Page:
There are about 100 other people in the West Stand. 

One row out of three is accessible, and in that row only every third seat remained in place.

Before we got under way, the referee signalled a minute of silence for the late Jack Charlton. When you have such a tribute paid in a stadium full of fans, the roar when the ref blows up after 60 seconds is a terrific torrent, a way to say: Right, let battle commence.

Today, hauntingly, there was just the sound of a few seats being pushed back down.

Dan Carrier misses the magic of matchday

And then kick off. 

In the opening minute you can hear the sound of your keyboard echoing about the stands, and the simple fact is football without the roar enveloping you is a very different kettle of fish. 

What look like half chances that bring a collective intake of breath suddenly look less like such clear opportunities. It’s as if the crowd is sucking the ball goalwards, and their reaction makes everything more dramatic than it really is.

Both sides struck the woodwork – usually something that creates a collective moment of tension and has a marked effect on the players. Instead, without fans, the emotional power of the so-near-so-far has been stolen.

Tackles, greeted with roars of either approval or anger, look less aggressive. Fouls committed appear more planned and cynical, and not the result of clumsiness caused by adrenaline.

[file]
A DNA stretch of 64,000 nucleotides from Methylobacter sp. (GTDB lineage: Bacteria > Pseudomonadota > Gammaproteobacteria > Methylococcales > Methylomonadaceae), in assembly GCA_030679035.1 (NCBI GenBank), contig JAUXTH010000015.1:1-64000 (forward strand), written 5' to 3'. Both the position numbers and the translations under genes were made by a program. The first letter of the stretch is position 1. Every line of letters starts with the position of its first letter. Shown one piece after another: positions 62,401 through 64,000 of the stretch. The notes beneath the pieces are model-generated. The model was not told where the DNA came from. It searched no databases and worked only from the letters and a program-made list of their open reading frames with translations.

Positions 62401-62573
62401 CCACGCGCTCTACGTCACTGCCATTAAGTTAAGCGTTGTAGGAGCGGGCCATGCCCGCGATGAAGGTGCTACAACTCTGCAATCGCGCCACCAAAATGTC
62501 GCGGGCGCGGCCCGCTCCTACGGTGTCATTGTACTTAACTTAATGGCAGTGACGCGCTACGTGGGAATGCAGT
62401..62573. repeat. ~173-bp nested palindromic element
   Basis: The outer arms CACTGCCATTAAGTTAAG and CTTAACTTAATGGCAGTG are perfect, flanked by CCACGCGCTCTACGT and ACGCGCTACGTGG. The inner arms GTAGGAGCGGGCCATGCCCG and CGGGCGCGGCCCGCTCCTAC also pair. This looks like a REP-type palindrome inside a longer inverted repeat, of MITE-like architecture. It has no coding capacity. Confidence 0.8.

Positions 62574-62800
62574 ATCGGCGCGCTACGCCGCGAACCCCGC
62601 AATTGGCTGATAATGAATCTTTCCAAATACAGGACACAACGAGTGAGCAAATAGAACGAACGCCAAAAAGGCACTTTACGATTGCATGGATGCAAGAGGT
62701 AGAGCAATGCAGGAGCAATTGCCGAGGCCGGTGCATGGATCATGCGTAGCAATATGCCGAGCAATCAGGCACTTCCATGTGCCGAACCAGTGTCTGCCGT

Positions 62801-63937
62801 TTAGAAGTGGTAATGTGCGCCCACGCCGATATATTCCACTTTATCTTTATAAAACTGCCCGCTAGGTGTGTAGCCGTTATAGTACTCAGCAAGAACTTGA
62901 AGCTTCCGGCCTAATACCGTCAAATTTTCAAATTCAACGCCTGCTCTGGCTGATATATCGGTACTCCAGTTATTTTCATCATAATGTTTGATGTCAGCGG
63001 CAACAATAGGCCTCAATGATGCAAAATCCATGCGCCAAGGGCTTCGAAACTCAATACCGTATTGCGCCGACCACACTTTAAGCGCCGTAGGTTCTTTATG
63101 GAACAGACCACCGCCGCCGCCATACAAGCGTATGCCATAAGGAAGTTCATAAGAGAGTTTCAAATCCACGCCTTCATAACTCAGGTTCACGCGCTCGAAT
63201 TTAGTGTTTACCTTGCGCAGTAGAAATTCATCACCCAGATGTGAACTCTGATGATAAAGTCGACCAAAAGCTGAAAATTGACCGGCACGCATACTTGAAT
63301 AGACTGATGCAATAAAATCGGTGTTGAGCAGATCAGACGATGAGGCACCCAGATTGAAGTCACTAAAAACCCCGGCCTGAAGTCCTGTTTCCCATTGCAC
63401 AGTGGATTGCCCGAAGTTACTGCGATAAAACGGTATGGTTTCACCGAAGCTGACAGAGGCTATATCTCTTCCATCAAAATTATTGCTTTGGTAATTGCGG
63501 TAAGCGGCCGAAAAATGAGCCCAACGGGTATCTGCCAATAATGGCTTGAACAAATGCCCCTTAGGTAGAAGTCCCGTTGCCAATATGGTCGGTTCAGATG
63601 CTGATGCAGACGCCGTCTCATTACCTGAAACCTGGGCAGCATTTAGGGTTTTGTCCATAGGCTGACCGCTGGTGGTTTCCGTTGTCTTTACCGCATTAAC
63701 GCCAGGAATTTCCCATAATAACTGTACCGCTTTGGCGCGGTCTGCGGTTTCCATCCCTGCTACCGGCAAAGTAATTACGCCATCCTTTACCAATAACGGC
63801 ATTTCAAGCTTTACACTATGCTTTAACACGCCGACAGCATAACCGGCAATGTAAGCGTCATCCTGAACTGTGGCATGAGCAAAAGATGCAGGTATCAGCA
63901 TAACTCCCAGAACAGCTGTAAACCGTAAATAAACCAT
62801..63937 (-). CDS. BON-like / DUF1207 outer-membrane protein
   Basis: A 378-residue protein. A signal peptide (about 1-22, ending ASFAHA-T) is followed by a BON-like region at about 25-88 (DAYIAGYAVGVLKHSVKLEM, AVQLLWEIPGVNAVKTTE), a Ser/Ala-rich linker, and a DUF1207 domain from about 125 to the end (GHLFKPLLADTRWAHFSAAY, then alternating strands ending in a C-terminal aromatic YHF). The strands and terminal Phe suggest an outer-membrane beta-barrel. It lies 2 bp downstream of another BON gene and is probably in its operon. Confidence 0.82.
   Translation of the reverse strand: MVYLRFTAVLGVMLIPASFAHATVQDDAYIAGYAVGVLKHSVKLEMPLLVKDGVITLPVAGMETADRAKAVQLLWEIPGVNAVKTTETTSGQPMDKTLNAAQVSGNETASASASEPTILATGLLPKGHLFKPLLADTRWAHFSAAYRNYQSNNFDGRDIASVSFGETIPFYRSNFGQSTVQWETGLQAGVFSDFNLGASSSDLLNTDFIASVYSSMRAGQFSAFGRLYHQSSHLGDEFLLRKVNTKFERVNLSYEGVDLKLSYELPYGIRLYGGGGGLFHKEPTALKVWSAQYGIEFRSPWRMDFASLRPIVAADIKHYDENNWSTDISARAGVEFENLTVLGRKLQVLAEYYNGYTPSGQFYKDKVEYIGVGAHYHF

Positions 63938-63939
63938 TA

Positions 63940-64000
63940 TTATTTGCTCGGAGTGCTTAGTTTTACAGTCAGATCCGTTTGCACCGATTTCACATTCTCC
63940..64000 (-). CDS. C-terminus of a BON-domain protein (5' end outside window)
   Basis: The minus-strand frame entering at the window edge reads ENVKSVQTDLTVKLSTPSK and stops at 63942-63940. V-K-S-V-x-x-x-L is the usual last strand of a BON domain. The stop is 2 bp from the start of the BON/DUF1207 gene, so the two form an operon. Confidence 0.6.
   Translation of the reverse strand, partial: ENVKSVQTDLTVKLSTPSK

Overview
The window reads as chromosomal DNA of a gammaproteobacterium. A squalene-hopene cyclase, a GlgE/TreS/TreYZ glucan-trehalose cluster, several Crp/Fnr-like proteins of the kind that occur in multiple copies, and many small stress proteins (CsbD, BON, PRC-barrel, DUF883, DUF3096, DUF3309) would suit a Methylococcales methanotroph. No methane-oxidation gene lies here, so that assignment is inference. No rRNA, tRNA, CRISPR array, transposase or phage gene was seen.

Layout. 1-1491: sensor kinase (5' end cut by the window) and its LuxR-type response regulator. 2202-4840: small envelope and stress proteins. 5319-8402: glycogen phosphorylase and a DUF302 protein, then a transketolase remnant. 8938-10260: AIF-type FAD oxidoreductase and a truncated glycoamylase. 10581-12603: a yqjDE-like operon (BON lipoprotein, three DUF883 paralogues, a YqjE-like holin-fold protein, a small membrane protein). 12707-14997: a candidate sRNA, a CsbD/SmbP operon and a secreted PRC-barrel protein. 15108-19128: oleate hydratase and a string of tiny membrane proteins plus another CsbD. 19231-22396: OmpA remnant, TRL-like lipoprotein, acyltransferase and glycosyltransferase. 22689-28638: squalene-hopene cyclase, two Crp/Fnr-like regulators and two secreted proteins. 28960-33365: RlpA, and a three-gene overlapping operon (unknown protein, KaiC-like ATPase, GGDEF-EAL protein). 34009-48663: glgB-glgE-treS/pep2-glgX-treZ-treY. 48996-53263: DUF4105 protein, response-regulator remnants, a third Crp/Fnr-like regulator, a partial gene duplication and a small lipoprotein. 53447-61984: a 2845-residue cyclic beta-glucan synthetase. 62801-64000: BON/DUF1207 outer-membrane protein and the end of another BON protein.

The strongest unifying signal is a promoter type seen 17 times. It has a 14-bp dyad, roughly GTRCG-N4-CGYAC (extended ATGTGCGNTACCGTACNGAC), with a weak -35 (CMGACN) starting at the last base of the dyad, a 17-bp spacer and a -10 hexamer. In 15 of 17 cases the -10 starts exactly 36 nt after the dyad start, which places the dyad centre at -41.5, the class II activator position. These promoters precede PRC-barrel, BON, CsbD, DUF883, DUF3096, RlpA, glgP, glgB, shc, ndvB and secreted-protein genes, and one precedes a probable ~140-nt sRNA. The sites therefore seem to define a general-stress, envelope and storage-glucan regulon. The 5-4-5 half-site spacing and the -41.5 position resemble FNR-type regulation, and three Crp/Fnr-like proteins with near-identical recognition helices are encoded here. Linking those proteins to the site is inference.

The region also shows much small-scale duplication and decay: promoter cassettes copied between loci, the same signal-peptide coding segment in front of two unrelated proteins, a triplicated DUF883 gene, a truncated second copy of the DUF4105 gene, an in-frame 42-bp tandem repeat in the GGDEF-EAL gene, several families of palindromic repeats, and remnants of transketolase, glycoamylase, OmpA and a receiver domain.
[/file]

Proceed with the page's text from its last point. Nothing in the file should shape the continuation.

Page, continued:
And then there are the eery breaks in play.

When the ball has gone off for a goal kick, and the players are finding their shape, the giant bowl feels particularly empty – you can hear air conditioning units whirring somewhere beneath. The silence is broken by a boom as a boot connects to the ball. And it feels astonishing to think the sounds of the game we can hear so clearly now are always there, masked by the crowds. 

The old rivals in Tottenham’s magnificent stadium, but without the traditional derby day atmosphere

Arsenal took the lead on 17, and the strike, by Alexandre Lacazette from the edge of the box, brought cheers from the visitors’ bench. Their echo lingered above the audible retributions from the home side.

Then, two minutes later, Heung Min Son brought Spurs level with a cute finish and this time the stadium PA gave us a blast of some 90s dance music. The striker wheeled away to the South Stand, basking in empty adulation from the ghosts on the terraces.

Without the fans, it is hard for the players to inject tempo: instead, the game felt measured for a Derby. 

On 81,  a Spurs corner saw Alderweireld nod home. 

A smattering of semi-strangled delighted yelps from stadium staff and claps from the subs bench greeted a moment that would, in our other life, have brought the stadium to its feet and cue’d up 10 minutes of raised voices.

How long will it be like this?

Will it be safe to have fans back when the new season starts?

Judging by the way watching the NLD was organised – it was stringently professional, with a medical form filled out in advance, a temperature check, compulsory face masks – it will be a tough task. 

If the measures used today are needed, in even a greatly reduced form, it takes a lot of imagination to see how it will work. 

A derby victory, celebrated alone: another sobering reminder of quite how completely upside down our world has been turned.